Now explain to me how a tin can pokes a hole in reinforced concrete, but solid chunks of metal disintegrate doing zero damage.

now about the survival of this one engine.. is the outer wall of the WTC built like the outer wall of the pentagon

Is the outer part of the pentagon built more solid than an entire building and the concrete below it?

posted on Dec, 23 2015 @ 01:07 AM

originally posted by: Vector99

originally posted by: choos

originally posted by: Vector99
a reply to: choos

You claimed 30% of the engine.

The engine I showed you went through the tower and landed a bit away. That is what you asked for, remnants of engines at the site.

Now explain to me how a tin can pokes a hole in reinforced concrete, but solid chunks of metal disintegrate doing zero damage.

pretty simple.. the fuselage which is majority of an aircrafts mass, is directly behind the nose..

That is completely wrong.

im trying to describe force distribution..

think of a knife point and the knife blade which one has more PIERCING power?

posted on Dec, 23 2015 @ 01:08 AM

originally posted by: choos

originally posted by: Vector99

originally posted by: choos

originally posted by: Vector99
a reply to: choos

You claimed 30% of the engine.

The engine I showed you went through the tower and landed a bit away. That is what you asked for, remnants of engines at the site.

Now explain to me how a tin can pokes a hole in reinforced concrete, but solid chunks of metal disintegrate doing zero damage.

pretty simple.. the fuselage which is majority of an aircrafts mass, is directly behind the nose..

That is completely wrong.

im trying to describe force distribution..

think of a knife point and the knife blade which one has more PIERCING power?

well there is your problem, your entire thinking is wrong.

posted on Dec, 23 2015 @ 01:11 AM

originally posted by: Vector99

originally posted by: choos

originally posted by: Vector99
a reply to: choos

You claimed 30% of the engine.

The engine I showed you went through the tower and landed a bit away. That is what you asked for, remnants of engines at the site.

Now explain to me how a tin can pokes a hole in reinforced concrete, but solid chunks of metal disintegrate doing zero damage.

now about the survival of this one engine.. is the outer wall of the WTC built like the outer wall of the pentagon

Is the outer part of the pentagon built more solid than an entire building and the concrete below it?

after a quick search the pentagon had walls about 5 inches thick.. the WTC was about 3/4inches thick.. or are you trying to suggest that the inside of the WTC was solid like the pentagon walls?

posted on Dec, 23 2015 @ 01:13 AM

originally posted by: choos

originally posted by: Vector99

originally posted by: choos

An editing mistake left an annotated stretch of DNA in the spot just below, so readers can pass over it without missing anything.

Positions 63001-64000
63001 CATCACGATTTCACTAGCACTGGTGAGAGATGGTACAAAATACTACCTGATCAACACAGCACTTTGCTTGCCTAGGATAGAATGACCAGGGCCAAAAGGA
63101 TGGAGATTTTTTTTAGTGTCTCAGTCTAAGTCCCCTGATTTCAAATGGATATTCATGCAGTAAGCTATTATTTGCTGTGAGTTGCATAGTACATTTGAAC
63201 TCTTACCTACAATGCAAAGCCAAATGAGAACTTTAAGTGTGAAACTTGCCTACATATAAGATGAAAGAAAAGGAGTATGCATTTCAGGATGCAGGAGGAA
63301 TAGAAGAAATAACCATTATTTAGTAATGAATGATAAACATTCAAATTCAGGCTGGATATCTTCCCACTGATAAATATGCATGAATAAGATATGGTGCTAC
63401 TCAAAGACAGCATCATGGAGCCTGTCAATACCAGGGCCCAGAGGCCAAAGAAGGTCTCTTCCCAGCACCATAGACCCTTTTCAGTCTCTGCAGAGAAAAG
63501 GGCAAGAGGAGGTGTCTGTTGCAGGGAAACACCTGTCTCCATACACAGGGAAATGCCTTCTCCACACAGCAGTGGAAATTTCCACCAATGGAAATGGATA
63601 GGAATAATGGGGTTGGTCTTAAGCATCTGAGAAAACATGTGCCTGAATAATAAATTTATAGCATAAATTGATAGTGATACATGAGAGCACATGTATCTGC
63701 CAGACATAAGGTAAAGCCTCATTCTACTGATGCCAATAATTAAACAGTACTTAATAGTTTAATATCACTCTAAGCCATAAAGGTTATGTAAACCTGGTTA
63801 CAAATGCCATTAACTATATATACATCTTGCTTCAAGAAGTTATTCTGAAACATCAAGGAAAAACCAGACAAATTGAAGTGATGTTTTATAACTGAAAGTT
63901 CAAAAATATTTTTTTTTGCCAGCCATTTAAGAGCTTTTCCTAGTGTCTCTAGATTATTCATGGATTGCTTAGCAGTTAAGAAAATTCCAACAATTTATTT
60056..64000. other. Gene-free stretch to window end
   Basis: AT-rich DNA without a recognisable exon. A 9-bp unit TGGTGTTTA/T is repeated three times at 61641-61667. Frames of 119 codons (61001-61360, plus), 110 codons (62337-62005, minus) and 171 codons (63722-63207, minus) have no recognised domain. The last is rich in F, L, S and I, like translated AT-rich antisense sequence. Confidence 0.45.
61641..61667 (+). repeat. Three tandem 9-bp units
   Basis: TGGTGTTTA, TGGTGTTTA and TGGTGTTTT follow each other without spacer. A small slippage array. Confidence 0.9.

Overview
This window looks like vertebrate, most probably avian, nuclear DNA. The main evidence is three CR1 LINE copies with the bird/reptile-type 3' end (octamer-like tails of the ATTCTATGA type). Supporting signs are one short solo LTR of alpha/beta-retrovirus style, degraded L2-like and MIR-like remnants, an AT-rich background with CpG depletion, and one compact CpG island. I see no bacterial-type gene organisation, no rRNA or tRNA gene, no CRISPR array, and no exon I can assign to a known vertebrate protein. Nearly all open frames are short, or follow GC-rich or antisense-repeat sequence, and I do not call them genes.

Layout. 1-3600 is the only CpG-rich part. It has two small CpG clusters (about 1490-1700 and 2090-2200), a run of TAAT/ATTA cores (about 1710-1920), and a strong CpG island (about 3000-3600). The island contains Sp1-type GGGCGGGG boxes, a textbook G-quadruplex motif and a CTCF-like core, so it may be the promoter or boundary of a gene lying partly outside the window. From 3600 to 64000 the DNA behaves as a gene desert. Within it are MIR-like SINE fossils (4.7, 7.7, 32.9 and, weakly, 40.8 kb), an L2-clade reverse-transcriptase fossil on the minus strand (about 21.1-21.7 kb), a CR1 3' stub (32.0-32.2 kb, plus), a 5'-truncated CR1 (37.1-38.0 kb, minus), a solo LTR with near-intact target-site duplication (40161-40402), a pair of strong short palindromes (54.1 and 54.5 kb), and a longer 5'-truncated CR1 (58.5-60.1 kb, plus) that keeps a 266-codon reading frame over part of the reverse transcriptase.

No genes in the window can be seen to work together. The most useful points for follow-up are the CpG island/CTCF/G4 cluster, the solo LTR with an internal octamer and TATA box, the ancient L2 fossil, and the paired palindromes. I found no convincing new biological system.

originally posted by: Vector99
a reply to: choos

You claimed 30% of the engine.

The engine I showed you went through the tower and landed a bit away. That is what you asked for, remnants of engines at the site.

Now explain to me how a tin can pokes a hole in reinforced concrete, but solid chunks of metal disintegrate doing zero damage.

now about the survival of this one engine.. is the outer wall of the WTC built like the outer wall of the pentagon

Is the outer part of the pentagon built more solid than an entire building and the concrete below it?

after a quick search the pentagon had walls about 5 inches thick.. the WTC was about 3/4inches thick.. or are you trying to suggest that the inside of the WTC was solid like the pentagon walls?

I'm suggesting the ENTIRE building was more solid than the wall of the pentagon. The engine flew through the building and down on to the concrete and didn't disintegrate. Explain that.

posted on Dec, 23 2015 @ 01:13 AM

originally posted by: Vector99

originally posted by: choos

originally posted by: Vector99

originally posted by: choos

originally posted by: Vector99
a reply to: choos

You claimed 30% of the engine.

The engine I showed you went through the tower and landed a bit away. That is what you asked for, remnants of engines at the site.

Now explain to me how a tin can pokes a hole in reinforced concrete, but solid chunks of metal disintegrate doing zero damage.

pretty simple.. the fuselage which is majority of an aircrafts mass, is directly behind the nose..

That is completely wrong.

im trying to describe force distribution..

think of a knife point and the knife blade which one has more PIERCING power?

well there is your problem, your entire thinking is wrong.

is it?? the fuselage pierced the walls of the pentagon.. the wings and engines did not..

think of the fuselage like the knife point, the wings and engine like the blade. which has more piercing power?

add in that the fuselage has alot more mass behind it than the engines or wings.